Tuesday, July 26, 2011
I see you out there
Don’t think I don’t
Standing there, arms stretched up to the sun
Soaking in the Vitamin D
Swaying with each movement of the breeze
And I am undone by jealousy
I push my rolley chair back and pick up a fax
You sway forward as if moving with me
You almost touch the glass window that separates us
Then you sway back
And I notice how blue the sky is
And how black my plastic desk phone is
And I sigh
You sway again toward the window
Are you inviting me out?
Don’t you know
That I am as rooted to this reception area
As you are to the ground?
Of course you know
And you’re mocking me again
I put on my sweater
Protection from the waft of artificially cool air
Surrounded by natural air
And I know it smells like lavender with hints of ozone
I should quit my job and join you outside
You’re laughing at me again
But I’m laughing now too
Because when I put on my sweater
In a few months you will still be rooted to the ground
But the ground will be covered with snow
And your arms encased in ice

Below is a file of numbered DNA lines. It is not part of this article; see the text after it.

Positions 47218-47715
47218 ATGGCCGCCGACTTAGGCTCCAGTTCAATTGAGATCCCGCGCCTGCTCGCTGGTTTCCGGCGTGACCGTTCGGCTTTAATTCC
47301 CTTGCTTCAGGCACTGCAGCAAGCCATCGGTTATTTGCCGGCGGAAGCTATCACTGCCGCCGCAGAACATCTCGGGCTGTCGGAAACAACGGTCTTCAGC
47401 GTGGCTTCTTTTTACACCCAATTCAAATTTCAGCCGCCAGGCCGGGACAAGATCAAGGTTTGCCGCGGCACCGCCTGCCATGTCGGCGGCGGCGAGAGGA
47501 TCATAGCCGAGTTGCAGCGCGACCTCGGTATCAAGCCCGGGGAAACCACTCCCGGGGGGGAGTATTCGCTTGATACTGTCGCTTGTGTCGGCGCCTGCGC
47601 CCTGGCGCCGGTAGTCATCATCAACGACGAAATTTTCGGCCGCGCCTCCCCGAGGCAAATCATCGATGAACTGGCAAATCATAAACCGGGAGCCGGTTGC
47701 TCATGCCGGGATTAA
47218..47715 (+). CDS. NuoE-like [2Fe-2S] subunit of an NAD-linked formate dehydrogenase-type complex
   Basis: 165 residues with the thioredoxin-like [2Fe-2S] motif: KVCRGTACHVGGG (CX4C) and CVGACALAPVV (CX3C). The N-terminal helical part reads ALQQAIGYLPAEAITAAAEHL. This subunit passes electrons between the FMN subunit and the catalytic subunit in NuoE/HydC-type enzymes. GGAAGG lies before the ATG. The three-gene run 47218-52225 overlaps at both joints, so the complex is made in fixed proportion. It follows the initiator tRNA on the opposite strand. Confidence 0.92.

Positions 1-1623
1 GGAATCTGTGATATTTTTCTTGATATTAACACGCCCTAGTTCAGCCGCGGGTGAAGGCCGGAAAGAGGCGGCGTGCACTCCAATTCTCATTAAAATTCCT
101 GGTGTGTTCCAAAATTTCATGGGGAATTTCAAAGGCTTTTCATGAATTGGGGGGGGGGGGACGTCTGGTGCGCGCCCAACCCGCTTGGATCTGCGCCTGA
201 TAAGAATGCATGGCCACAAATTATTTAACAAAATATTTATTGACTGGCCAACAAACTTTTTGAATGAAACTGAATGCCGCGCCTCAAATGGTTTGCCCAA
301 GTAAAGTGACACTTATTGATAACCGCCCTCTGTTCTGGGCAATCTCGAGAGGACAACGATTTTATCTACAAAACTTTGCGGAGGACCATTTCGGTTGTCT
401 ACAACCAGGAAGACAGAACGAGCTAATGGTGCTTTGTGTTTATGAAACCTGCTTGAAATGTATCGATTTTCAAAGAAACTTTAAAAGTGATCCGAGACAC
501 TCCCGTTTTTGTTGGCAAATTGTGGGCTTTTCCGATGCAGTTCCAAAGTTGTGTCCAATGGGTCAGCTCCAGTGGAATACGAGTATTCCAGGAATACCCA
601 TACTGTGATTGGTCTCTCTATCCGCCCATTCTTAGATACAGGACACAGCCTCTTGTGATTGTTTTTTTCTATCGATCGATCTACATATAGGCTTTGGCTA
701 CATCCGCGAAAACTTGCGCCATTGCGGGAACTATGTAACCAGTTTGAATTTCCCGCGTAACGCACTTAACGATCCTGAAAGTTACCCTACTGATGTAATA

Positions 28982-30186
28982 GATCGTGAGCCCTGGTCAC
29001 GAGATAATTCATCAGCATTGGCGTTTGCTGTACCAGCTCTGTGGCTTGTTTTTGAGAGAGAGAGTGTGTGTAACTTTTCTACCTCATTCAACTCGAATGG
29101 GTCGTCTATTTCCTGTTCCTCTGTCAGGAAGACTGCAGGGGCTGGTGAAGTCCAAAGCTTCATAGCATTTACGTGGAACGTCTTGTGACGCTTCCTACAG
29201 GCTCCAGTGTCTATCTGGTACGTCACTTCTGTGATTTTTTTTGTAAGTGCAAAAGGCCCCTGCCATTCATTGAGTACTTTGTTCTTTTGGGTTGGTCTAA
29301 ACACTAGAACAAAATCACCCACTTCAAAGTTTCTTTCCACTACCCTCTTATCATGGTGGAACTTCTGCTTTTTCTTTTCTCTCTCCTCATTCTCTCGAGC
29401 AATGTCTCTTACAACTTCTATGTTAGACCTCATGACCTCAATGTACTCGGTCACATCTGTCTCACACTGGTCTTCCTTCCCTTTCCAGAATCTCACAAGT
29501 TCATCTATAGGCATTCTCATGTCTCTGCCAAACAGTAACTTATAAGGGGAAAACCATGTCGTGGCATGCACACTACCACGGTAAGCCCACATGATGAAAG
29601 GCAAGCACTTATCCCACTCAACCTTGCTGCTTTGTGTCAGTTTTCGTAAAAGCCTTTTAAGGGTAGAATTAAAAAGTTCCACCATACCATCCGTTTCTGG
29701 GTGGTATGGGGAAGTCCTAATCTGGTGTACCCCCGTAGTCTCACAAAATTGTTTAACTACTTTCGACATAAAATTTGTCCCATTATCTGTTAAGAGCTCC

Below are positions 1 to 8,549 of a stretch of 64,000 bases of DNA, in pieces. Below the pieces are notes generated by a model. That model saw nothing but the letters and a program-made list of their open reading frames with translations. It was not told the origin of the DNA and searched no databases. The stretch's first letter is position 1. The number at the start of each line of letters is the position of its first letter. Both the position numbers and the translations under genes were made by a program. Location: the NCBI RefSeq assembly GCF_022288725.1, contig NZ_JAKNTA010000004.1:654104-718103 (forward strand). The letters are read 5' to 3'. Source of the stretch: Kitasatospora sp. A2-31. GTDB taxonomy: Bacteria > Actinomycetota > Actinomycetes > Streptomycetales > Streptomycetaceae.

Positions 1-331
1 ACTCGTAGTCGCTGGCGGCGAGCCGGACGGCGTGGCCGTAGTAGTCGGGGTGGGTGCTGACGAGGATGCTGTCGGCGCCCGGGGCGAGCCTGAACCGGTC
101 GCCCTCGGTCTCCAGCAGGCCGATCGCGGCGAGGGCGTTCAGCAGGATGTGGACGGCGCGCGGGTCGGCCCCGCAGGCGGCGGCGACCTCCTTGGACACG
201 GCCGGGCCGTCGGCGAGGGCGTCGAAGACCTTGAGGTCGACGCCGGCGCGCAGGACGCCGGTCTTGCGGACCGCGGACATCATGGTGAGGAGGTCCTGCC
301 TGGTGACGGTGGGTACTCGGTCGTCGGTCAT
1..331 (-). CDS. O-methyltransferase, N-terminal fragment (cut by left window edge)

While I will be toasty warm
With my toes wiggling under the space heater
And I won’t envy you anymore
Saturday, July 2, 2011
Why should a man complain, a man for the punishment of his sins?
Lamentations 3:39 NKJV
How would the sinner answer this question?
Because it isn’t fair. God is supposed to be loving. If he loved me, he wouldn’t hurt me. To punish me for sins, which he created me to want to do, and which everyone else does, isn’t fair. If he is really a loving God, he will forgive me when I mess up.
How would the repentant answer this question?
Because it isn’t right. I already confessed my sins so I shouldn’t still suffer for them. I am supposed to be forgiven. What good is forgiveness if I still have to suffer for my mistakes anyway? I gave up a lot to come to Jesus and it wasn’t so I would just still be punished for my sins.
How would the saint answer this question?
Because I am his child. I may mess up now and then, but I’m not nearly as bad as the people in the world. There are people in the world who are murderers and thieves and they don’t get punished for their sins. I am his child. If the people in the world see that even God’s children suffer when they sin, why would they ever want to come to Christ?
How would the Savior answer this question?
Surrender. Jesus didn’t complain when he was lifted up to suffer the punishment for my sins. It wasn’t fair; He didn’t deserve to die. It wasn’t right; He hadn’t sinned. He was the beloved Son of God, the only holy child of God. When he faced the punishment for the sins of mankind he asked, “My God, why have you forsaken me?” Why should I be punished for sin? He answered his own question with a declaration of surrender. “Into Thy hands I commit my spirit.”
How would my relationship with God transform if my response to the punishment for my sin were surrender?
Into your hands, my God, I commit my spirit.